Magnum Photos presents ‘Magnum 2020’, a book which brings together a turbulent year of world events through the eyes of this collective.
A yearbook of sorts, Magnum 2020 was born out of a year like no other; one which challenged the collective to find new ways of documenting experiences as counties locked down and everyone stayed home to contain the spread of the novel Coronavirus. It was also a year of reckoning for the agency, reflecting on the structures of power and privilege that have existed in the world for generations and understanding how they can be challenged and ultimately undone.
“Was  the end of something? The start of something else? Or merely a blip in an increasingly chaotic and fast-changing world?” asks Magnum President, Olivia Arthur, in the foreword. The jury is still out. But this book commits the year to paper and offers a means for us to try and make sense of it.
Global protest against racial injustice, the ongoing Syrian refugee crisis, Ethiopia’s civil war and a divisive U.S. presidential election are just some of the stories that dominated the headlines and are featured here. The devastation of Covid-19 was witnessed first-hand by Peter van Agtmael in New York, Lorenzo Meloni in Italy and Stuart Franklin in London, who spent weeks alongside NHS staff as they battled to keep patients alive. The photographers’ testimonials are a harrowing account of heroic actions and painful final moments.
In another kind of battlefield, old and new conflicts continued to displace millions. Emin Özmen and Moises Saman documented the terrible cost of the Syrian war on its civilians; photographing the individuals caught up in the world’s largest refugee crisis. While Meloni and Jérôme Sessini covered the Nagorno-Karabakh ceasefire after weeks of bloody clashes. Enri Canaj witnessed courage and human care despite the dehumanizing conditions in Europe’s largest refugee camp in Lesbos, Greece. Violent tensions flared in the U.S. after the killing of George Floyd by policemen, moving many to reflect on their own society’s racial inequality and sparking Black Lives Matter protests around the globe, as covered by Alec Soth and van Agtmael. Eli Reed photographed Floyd’s funeral, documenting history but also sharing the deep pain and collective outrage of those who attended. Hannah Price reflected on the impact of the BLM movement on her rising profile as she was inundated with requests for work from publications who “needed to diversify”.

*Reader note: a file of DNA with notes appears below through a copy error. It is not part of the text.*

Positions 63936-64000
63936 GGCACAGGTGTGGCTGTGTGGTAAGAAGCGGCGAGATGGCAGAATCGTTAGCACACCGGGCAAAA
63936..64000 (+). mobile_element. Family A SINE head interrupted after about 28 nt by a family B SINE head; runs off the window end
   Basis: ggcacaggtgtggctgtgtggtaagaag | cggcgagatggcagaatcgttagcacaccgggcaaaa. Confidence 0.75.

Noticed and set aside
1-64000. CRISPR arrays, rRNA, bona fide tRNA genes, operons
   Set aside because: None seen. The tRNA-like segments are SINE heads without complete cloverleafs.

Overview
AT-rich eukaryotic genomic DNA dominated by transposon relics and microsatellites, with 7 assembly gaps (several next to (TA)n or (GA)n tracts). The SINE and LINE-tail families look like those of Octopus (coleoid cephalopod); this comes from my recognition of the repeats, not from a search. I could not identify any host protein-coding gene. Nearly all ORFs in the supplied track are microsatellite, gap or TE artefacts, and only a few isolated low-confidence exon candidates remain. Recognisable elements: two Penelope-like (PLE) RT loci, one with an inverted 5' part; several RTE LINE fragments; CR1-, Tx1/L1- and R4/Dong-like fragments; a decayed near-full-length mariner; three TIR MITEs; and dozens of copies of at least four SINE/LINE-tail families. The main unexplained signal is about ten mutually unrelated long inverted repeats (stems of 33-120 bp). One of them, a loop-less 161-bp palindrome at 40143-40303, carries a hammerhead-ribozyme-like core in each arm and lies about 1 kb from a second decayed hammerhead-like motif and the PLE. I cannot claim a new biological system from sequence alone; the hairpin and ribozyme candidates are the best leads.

Magnum photographers are on the frontlines of global events to document a story that moves them. But this year of stasis meant one’s homelife was the story. Alessandra Sanguinetti’s world became her daughter, navigating her teens in isolation. Thomas Dworzak spent his days in the weird and wonderful universe of Zoom. Chris Steele Perkins responded to the play of light on local walks, while Richard Kalvar captured the comedy of his neighbors enjoying a socially distanced golf lesson. Susan Meiselas was finally afforded the time to listen to testimonials that will accompany her project on Little Italy’s ‘Tar Beach’.
As well as a diverse range of stories, the book showcases a wide spectrum of mediums, not typically associated with the agency; film stills, text, collage, scans of discarded ephemera and more. Selected email exchanges from the featured photographers’ also offer rare insight into their creative process during a rollercoaster year full of loss, self-doubt, anger, hope and self-reflection.
This book not only brings together reflections on 2020, but also unites this diverse photographic collective, who continue to surprise the viewer. “At the end of a difficult year,” Arthur concludes. “I feel that despite many challenges and a lot of internal reflection, there is much to be proud of and maybe even more to look forward to as the next generation of our image makers comes into their own in the collective.”
Magnum 2020 : A book by Magnum Photographers
Pages: 256 pages
Size: 6.5 x 8.5 in
Price: $20.00 US
To buy the book, go to: https://www.magnumphotos.com/shop/collections/books/magnum-2020/